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BoC Governor Stephen Poloz speaks during a news conference in Ottawa on March 27. In recent weeks, the central bank launched a flurry of measures as the Canadian economy plunged into recession over the spread of the novel coronavirus.

Adrian Wyld/The Canadian Press

Bank of Canada Governor Stephen Poloz would have stayed on beyond his soon-to-expire term to help manage the long-term economic fallout from the COVID-19 pandemic, but the Liberal government never asked him, sources say.

Mr. Poloz, who turns 65 in October, announced late last year that he wouldn’t seek a second term when his current seven-year mandate ends on June 2.

In recent weeks, the central bank launched a flurry of measures as the Canadian economy plunged into recession, with shuttered businesses and mass unemployment, caused by the spread of the novel coronavirus. However, there was no indication that the government wanted Mr. Poloz to extend his stay, according to sources.

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A confidant of Mr. Poloz told The Globe and Mail that the governor is a public servant at heart and he would have remained at the helm of the central bank had Ottawa asked him. The Globe is not revealing the names of the confidant and other sources because they were not authorized to speak publicly about sensitive discussions involving Mr. Poloz.

Mr. Poloz reiterated in a press conference in mid-March that he would not stay on past the end of his term.

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“It’s not really a consideration," he said. “We are a team at the Bank of Canada. They’re a great team and I trust this team. So no, I have no plan to change this decision.”

There had been some speculation that Mr. Poloz would be asked to remain in charge of the bank longer in light of the COVID-19 shock, which has created deep economic uncertainty and triggered unprecedented actions by the bank to combat the fallout.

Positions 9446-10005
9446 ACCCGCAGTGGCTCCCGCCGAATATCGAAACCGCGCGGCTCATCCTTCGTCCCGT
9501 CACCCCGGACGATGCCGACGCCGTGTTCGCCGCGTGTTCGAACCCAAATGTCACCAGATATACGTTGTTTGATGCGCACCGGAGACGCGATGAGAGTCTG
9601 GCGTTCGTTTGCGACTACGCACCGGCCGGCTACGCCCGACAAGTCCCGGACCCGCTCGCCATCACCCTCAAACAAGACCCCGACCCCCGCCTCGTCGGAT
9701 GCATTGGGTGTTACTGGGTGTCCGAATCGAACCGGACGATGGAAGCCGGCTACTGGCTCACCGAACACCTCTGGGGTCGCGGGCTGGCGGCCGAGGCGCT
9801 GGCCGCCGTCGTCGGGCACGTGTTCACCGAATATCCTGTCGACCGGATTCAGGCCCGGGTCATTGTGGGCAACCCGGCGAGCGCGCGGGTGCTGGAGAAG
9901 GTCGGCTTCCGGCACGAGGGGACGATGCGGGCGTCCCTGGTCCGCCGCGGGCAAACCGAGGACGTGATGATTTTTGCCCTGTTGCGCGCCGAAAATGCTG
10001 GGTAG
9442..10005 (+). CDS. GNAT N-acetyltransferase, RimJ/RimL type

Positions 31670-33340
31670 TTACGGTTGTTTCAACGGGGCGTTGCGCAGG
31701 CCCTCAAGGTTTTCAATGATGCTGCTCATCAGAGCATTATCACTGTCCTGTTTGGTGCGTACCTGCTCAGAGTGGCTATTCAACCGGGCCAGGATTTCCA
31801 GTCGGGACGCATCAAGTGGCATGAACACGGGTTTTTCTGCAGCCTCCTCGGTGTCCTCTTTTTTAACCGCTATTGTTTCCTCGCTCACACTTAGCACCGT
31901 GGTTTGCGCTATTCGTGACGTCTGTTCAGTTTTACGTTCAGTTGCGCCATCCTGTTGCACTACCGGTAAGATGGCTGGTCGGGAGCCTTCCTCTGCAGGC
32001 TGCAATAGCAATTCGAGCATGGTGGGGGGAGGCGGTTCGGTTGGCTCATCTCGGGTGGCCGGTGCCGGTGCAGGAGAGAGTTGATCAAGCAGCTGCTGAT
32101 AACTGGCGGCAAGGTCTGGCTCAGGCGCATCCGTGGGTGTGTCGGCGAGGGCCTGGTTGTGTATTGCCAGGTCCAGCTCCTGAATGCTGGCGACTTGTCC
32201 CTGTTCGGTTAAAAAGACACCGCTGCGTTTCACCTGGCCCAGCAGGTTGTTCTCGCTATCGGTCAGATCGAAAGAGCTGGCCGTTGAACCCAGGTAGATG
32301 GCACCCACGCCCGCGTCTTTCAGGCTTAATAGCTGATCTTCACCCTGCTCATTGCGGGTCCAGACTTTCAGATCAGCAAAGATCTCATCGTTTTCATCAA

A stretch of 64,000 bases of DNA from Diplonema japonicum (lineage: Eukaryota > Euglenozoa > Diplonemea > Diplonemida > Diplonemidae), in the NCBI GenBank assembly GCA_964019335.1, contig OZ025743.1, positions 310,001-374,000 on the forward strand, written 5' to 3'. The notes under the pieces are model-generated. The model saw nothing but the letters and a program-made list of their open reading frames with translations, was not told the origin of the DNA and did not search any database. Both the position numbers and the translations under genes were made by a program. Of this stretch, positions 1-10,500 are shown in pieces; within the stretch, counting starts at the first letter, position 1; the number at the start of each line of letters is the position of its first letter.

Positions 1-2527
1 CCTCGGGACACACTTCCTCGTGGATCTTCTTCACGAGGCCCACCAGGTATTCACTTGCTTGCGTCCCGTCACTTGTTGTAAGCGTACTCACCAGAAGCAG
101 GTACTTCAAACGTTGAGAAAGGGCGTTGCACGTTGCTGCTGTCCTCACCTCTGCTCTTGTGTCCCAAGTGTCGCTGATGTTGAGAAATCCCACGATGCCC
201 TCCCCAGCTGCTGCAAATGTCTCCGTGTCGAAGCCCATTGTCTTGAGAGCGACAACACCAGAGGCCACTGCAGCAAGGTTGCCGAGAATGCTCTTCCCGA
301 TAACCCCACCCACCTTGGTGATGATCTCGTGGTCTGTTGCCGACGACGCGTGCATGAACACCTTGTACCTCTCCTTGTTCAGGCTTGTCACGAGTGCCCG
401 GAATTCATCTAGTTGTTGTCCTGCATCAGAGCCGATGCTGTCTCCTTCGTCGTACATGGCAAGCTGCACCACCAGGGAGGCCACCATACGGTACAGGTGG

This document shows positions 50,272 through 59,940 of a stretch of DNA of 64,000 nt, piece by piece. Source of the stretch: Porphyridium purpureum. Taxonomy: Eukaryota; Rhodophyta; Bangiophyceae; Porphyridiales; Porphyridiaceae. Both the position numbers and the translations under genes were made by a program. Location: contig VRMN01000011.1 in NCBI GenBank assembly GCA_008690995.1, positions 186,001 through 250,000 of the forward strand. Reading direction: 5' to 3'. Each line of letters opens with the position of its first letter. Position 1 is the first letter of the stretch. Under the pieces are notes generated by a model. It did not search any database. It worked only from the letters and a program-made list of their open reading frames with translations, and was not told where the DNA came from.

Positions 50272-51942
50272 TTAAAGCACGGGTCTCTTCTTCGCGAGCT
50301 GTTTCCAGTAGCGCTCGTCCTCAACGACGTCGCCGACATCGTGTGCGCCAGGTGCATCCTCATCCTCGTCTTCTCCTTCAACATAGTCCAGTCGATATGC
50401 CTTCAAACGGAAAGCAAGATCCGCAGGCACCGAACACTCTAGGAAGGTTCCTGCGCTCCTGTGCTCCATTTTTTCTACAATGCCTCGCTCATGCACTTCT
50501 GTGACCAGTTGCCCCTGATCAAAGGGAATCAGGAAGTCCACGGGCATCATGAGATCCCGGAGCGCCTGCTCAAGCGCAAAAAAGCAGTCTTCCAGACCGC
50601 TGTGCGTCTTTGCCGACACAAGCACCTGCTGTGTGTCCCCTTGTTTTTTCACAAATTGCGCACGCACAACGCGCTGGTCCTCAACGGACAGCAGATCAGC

Some central bankers have stayed through crises

There is some recent precedent of other central bank leaders extending their original tenure in order to see through a crisis. Mark Carney, Mr. Poloz’s predecessor at the Bank of Canada, stayed as head of the Bank of England for nearly two years beyond the end of his term, to help guide Britain through its transition out of the European Union. With the U.S. still in the very early stages of recovery from the financial crisis in 2009, U.S. President Barack Obama pushed for congressional approval of Federal Reserve chairman Ben Bernanke for a second four-year term.

Mr. Poloz has said that the central bank’s role in managing the economy during these difficult times is not dependent on the governor alone – a view shared by former Bank of Canada governor David Dodge.

“The bank is a lot more than the governor. The governor is the voice but the bank as an institution functions as a whole and I think that is always the key point,” Mr. Dodge said in an interview. “Whether or not there is a change in the governor on his leaving in June as scheduled I think is less important than the work everyone at the bank is doing and will continue to do.”

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Our government is currently focused on supporting Canadians and Canadian businesses affected by the uncertainty and challenges posed by COVID-19. … We thank Governor Poloz for his extraordinary leadership during this crisis and look forward to continuing this important work until the end of his term.

— Pierre-Olivier Herbert, director of communications for Finance Minister Bill Morneau

The Bank of Canada has confirmed that a special committee of independent directors of the bank’s board continues the formal search process for Mr. Poloz’s successor, which began in late December. A senior government official said the board is expected to provide a short list of candidates to the federal government by the end of April. The final decision on the next governor will be made by Prime Minister Justin Trudeau and Finance Minister Bill Morneau.